During the COVID-19 pandemic, many people have tried to develop better habits, including eating healthier, exercising more, self-reflection and more. However, many patients still come to us and ask for more precautions.
I brush my teeth twice a day, so why do I still get cavities?
Although the answer to this question is different for everyone, there are some general principles about cavities that I share with my patients that can help to address this problem:
- How do cavities form?
- How can you help your teeth to re-mineralise?
- When is the best time of day to brush your teeth?
How do cavities form?
All of our teeth are made up of minerals. Whenever you eat or drink sugary or starchy foods, bacteria in the plaque start to produce acid, and this acid breaks down the enamel (or protective layer on your teeth). When the pH level of the mouth drops below the critical level and becomes more acidic, the teeth start to lose the natural minerals that are on the teeth.
After eating or drinking, it takes about 30-60 minutes for the pH of the mouth to return to normal. However, if you do not give your mouth enough time to recover after eating or drinking and you eat something else high in sugar or starch, the process starts all over again and acid continues to build up in the plaque.
For example, drinking a can of lemonade in 10 minutes is much better than drinking it in an hour because your mouth will only be exposed to this acidic drink for 10 minutes instead of repeatedly for 60 minutes. The sooner your teeth can start the rejuvenation process, the better.
How can you help your teeth to re-mineralise?
Saliva is our friend! Saliva is a great help in protecting your teeth. It acts as a natural buffer from harmful particles and helps to rinse them away. The same minerals found in our teeth are also present in saliva, so after eating, saliva helps to add calcium and phosphate back to your teeth.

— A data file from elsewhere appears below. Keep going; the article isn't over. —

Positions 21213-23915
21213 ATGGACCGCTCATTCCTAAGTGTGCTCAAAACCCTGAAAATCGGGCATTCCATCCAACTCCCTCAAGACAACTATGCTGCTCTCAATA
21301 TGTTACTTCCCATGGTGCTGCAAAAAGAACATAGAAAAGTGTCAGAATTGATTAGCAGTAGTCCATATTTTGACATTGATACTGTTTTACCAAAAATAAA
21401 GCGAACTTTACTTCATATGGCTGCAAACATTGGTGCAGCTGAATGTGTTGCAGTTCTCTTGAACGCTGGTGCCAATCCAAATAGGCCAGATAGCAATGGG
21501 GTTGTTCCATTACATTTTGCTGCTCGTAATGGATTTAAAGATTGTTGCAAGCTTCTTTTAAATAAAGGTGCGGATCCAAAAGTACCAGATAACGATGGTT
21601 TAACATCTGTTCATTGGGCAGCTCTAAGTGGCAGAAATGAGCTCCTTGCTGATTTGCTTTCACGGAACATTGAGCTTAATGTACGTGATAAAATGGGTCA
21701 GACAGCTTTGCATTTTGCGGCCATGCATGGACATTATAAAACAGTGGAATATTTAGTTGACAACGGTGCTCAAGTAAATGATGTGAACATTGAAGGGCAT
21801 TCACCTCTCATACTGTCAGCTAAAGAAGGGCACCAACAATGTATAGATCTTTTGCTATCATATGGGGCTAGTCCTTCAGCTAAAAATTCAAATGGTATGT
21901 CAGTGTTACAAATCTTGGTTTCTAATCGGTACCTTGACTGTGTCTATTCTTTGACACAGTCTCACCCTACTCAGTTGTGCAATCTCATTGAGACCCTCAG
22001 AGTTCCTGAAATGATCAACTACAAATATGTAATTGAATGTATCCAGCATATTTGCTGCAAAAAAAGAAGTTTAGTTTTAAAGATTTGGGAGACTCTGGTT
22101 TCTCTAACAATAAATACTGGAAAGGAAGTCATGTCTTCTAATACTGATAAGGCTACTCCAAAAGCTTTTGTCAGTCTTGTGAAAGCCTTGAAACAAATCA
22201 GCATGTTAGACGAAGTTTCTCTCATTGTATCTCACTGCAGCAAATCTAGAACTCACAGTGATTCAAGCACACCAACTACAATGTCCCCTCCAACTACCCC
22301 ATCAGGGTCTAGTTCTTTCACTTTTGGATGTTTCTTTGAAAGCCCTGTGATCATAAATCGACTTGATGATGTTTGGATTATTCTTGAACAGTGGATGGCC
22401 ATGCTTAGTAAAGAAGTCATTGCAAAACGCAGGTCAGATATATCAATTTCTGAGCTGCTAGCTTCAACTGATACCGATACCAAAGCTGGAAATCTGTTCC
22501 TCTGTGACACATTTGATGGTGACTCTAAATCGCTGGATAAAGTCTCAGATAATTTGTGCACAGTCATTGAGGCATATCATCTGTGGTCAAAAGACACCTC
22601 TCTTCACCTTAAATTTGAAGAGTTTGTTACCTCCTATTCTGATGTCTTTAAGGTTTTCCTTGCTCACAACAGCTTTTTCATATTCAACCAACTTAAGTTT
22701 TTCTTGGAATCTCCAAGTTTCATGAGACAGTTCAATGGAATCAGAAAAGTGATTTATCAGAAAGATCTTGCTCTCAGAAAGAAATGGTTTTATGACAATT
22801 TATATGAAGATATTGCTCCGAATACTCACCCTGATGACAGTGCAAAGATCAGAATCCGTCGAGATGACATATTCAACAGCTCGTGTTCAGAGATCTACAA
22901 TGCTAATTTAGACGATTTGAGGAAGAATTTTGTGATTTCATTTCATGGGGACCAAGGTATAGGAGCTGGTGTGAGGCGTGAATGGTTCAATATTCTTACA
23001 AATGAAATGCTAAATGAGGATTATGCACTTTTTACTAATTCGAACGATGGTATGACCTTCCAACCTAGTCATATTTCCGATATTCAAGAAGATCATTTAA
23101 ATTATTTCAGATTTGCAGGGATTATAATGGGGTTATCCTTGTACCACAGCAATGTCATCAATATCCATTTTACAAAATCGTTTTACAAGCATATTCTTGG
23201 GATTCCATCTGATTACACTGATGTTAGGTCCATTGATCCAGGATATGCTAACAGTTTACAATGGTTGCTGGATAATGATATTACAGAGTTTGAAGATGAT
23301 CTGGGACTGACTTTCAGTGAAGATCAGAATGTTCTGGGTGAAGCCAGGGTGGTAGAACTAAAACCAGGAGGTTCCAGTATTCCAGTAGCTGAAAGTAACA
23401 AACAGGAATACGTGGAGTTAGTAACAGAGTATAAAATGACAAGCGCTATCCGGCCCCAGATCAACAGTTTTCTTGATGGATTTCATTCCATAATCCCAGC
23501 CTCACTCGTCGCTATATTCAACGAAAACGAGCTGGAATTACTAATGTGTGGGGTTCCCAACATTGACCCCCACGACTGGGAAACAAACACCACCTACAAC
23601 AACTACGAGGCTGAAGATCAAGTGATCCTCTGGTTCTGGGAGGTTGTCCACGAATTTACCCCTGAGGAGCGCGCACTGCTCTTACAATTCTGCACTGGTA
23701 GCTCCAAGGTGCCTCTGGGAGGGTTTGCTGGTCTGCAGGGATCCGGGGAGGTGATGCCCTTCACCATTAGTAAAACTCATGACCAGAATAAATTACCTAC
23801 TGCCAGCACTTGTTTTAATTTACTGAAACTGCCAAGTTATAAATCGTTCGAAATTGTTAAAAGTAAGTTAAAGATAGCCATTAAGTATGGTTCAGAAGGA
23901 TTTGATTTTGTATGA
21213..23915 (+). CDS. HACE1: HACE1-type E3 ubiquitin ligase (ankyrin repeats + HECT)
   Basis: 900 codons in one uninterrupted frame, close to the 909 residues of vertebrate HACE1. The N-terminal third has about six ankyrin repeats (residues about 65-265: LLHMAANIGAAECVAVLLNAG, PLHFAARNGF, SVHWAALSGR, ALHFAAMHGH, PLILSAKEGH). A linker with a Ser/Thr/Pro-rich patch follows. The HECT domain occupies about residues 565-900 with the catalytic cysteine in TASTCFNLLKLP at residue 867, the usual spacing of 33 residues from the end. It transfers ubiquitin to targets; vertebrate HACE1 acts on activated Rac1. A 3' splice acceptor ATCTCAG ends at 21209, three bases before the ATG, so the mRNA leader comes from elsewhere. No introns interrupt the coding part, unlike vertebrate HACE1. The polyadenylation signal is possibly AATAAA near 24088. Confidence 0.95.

But sometimes that’s not enough, and fluoride comes to the rescue. When you use a toothpaste containing fluoride or drink tap water with fluoride, these beneficial properties are incorporated into saliva and help protect your teeth. As a result, the next time your teeth recover from the sugar and acid in the juice you drink or the cookies you eat, they can use these fluoride minerals in saliva to build stronger, more caries-resistant enamel.
When is the best time to brush my teeth?
We all know that it is important to brush your teeth twice a day. But when exactly should we brush our teeth?
While you sleep, plaque-causing bacteria multiply in your mouth. Brushing your teeth in the morning can be beneficial as it removes this plaque and bacteria. Brushing your teeth in the morning also helps because it gets fluoride into your mouth before you eat your first meal of the day. You can help cleanse your mouth of bacteria that have built up overnight, and this helps reduce the number of particles that turn acidic from breakfast!
If you’re one of those people who like to brush your teeth after meals, make sure you wait at least 30 minutes before brushing. If you brush your teeth right after you finish eating, you may be removing those beneficial minerals in your saliva. If you need a rinse after eating, drinking water or chewing sugar-free gum can help increase the flow of saliva so it can do its job and keep your teeth healthy.
In addition, making sure you brush your teeth before going to bed at night can limit any prolonged exposure to acid during sleep. In general, it is important to brush your teeth twice a day to help remove harmful bacteria and particles from your mouth. However, you can improve your routine by brushing your teeth first when you wake up and one last time before you go to bed.
If you have questions about your oral health routine – especially during this stressful and unprecedented time – book an appointment with us and our team can help!